Atlantic Health System – Magazine Narrative A Song for Everyone

Megan Candio dreams of performing in an opera at Lincoln Center. She never expected needing to be in a nearby hospital for emergency medical treatment.

“I was on my way to a dress rehearsal for an Off-Broadway show when an airport van hit me on 79th Street and Amsterdam Avenue,” Candio says. She was rushed to St. Luke’s Roosevelt, right near Lincoln Center.

It was during her recovery from the accident in August 2010 when her doctors noticed a suspicious shadow and were concerned that it was cancer. “It was even scarier for me because cancer has greatly affected my family,” Candio confides. “Two months before the accident, my uncle died from cancer. My aunt died from cancer two months after my uncle, and my grandmother was diagnosed with cancer just before Thanksgiving.”

Megan was diagnosed with thyroid cancer, and as a singer, she knew this could greatly affect her career. With the support of her fiance and family, she was ready and determined to fight against this disease. The only concern left to address was where she would go for treatment.

“As a professional singer, keeping my voice in tact was critical to me,” Candio expresses. “I looked for surgeons who had a great deal of experience treating thyroid cancer, especially those who may have operated on singers.”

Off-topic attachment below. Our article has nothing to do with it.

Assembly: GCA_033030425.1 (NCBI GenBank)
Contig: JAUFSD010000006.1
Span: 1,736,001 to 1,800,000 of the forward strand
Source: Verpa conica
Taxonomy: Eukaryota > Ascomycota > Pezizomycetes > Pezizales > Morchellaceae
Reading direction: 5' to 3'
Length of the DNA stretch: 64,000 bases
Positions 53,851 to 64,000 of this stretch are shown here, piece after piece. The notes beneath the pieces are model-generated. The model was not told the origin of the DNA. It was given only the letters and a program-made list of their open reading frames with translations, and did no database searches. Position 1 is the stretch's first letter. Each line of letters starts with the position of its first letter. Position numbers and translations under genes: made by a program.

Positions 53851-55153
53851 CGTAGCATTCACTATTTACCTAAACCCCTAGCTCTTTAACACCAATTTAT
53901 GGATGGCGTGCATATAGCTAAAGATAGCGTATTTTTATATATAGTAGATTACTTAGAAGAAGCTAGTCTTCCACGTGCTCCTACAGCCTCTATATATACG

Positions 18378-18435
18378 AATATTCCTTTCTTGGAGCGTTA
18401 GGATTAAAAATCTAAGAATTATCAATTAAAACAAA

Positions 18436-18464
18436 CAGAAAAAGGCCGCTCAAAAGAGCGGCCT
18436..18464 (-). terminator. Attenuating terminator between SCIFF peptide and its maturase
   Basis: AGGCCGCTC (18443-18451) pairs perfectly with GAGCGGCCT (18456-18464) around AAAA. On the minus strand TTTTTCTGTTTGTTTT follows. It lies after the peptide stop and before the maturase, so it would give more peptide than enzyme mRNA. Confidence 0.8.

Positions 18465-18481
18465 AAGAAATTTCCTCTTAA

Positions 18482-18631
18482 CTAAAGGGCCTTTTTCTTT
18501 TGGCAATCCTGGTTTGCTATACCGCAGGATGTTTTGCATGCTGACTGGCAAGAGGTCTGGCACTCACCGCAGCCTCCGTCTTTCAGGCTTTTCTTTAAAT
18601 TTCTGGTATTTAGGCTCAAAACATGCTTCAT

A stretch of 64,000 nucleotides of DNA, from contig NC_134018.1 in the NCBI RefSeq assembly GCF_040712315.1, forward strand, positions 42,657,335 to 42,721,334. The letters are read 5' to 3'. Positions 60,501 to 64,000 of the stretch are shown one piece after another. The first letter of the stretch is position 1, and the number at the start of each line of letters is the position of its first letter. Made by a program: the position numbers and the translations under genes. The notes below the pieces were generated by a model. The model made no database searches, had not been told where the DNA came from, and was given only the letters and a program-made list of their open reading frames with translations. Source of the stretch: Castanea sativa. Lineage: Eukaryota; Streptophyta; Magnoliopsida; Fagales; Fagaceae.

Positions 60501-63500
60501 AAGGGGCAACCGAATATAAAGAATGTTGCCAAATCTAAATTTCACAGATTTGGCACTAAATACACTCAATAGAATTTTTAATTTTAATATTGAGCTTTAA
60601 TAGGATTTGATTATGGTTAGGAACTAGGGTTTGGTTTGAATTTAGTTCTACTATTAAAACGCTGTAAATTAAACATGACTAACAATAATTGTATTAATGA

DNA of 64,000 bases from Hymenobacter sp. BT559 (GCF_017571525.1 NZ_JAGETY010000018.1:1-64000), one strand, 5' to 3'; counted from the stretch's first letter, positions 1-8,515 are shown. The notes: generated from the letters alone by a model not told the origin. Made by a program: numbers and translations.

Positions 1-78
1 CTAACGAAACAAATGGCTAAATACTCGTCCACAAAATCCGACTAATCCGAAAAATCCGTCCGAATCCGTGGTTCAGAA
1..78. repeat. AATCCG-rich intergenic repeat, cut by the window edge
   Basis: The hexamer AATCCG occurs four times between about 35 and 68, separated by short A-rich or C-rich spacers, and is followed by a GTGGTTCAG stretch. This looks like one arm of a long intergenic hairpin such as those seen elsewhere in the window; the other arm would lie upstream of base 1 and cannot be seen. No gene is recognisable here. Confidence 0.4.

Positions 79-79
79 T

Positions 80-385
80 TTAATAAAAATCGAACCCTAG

Megan’s search led her to Dr. Eric Whitman, medical director of oncology at Atlantic Health System, who has over 20 years of experience and specializes in endocrine surgery. Her first appointment with him was in Fall 2013. “Knowing that he and Dr. Rachel Castaneda [endocrinologist at Morristown Medical Center] of Atlantic Health System would lead my medical team, comforted my family and me.” Her successful surgery took place 3 days before Christmas in 2013.

Megan is now thriving and living her life to the fullest. “I am training for my first marathon–the 2018 Walt Disney World Marathon!” She began running once she learned she had cancer.

Not only is she still chasing her dream of performing at Lincoln Center, she is pursuing her new goals. “Before being diagnosed with cancer, different things mattered to me,” Candio begins, “Performing was a way to express myself. Now I view it as a way to give back.”

Megan has become passionate about creating opportunities for other singers. She started graduate school at Columbia University in 2015 and recently finished her second semester, working towards her M.S. in Nonprofit Management. After she graduates, she plans to work in development for a nonprofit performing arts company.

“I want to provide artists with the chance to share their gifts with the world. We live in a world that desperately needs to be moved by music, and I want to move the world any way I can.”